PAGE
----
I'm going through a massive decluttering of my Facebook at the moment. It's interesting to see where people from my past have ended up, but I'm starting to feel a bit like a voyeur. If I'm not willing (or simply don't have the time) to expend the effort to actually keep in touch with them, what right do I have to snoop through their photos, coo over their new babies, sigh about heartbreak and flit curiously through their wall postings? So I'm downsizing.
It's surprisingly refreshing.
There's so much to keep up on today. If you want to be abreast of what's happening in the world, a gazillion websites and bloggers are ready to give you their "expert" opinion on everything that is occurring right this very minute. You could waste hours getting caught up on world news. Massive amounts of information are available at the touch of a button and the overload seems to have a surprising effect. Instead of deepening our relationships, ideas and thought-processes, the trend seems to be leaning towards oversimplification and superficiality.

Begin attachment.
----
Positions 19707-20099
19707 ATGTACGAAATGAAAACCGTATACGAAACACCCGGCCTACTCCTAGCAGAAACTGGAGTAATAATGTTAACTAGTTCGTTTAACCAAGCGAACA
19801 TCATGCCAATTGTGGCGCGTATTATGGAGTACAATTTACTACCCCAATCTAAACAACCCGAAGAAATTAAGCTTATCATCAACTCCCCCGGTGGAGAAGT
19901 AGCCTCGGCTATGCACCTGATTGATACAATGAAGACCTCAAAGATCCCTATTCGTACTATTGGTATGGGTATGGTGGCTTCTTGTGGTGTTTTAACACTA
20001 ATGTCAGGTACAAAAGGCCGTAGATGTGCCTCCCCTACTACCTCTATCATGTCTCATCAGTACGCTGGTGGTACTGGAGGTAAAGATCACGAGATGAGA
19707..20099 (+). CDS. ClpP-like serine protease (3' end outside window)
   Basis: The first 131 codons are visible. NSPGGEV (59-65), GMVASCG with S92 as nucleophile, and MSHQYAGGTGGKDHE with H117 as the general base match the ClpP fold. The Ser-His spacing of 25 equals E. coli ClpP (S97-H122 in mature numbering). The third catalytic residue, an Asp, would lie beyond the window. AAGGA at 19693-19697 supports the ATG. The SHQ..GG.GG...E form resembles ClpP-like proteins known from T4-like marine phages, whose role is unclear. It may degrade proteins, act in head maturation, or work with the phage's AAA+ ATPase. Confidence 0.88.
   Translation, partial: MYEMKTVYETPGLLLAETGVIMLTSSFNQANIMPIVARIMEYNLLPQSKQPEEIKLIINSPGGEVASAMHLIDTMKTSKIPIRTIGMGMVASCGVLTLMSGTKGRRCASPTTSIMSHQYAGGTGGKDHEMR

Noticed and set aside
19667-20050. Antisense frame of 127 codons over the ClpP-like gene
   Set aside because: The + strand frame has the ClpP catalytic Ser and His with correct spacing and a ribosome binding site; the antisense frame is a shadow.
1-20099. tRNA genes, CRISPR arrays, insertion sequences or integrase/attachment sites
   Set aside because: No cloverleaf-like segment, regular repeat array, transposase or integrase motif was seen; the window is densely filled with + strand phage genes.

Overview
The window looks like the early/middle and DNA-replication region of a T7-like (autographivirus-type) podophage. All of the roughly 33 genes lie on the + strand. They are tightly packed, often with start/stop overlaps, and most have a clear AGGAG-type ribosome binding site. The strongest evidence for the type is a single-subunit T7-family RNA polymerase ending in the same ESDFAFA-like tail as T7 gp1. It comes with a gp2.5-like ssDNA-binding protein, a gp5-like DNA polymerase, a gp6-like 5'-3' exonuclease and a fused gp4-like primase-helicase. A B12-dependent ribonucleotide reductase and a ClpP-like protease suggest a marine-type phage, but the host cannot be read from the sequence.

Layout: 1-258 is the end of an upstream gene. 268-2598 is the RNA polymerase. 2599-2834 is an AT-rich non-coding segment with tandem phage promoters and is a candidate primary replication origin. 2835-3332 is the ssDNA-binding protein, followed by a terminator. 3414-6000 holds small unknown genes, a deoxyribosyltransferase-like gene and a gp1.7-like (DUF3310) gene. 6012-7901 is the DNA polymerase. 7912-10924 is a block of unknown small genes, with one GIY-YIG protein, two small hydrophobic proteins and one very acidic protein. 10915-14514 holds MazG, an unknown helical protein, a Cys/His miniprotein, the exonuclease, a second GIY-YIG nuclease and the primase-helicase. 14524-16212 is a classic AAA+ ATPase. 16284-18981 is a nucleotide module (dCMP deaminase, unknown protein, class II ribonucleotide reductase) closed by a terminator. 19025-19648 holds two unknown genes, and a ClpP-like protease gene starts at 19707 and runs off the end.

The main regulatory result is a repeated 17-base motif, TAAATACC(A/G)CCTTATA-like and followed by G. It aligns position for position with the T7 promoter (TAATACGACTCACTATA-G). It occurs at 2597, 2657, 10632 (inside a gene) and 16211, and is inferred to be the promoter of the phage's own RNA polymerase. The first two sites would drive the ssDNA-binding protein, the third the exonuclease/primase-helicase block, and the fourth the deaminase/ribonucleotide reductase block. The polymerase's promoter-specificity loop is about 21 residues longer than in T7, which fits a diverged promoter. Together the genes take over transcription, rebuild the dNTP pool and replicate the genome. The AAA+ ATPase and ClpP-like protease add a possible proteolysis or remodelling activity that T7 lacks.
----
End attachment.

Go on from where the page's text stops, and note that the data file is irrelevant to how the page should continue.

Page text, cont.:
It makes sense. In order to live in excess, we have to lower our standards. You can't possibly devote the same attention to thirteen hobbies that you can to just one. It's not possible to keep up with 542 friends in the same way you can with a dozen or so.
Or, as my husband so wittily put it, "I have 252 friends. I need to do some culling-I don't like that many people!" He was joking, of course. But just because I like or liked someone doesn't mean that I want to know what they ate for lunch yesterday, the current playlist on their MP3 player or what faddish internet game they're collecting points for this week. And if I really liked them, I think I'd probably sit down and write an email. Or better, a letter. On actual paper. With a fountain pen and ink.
On that note, I think I have some correspondence to catch up on! Want snail mail? Send me your address!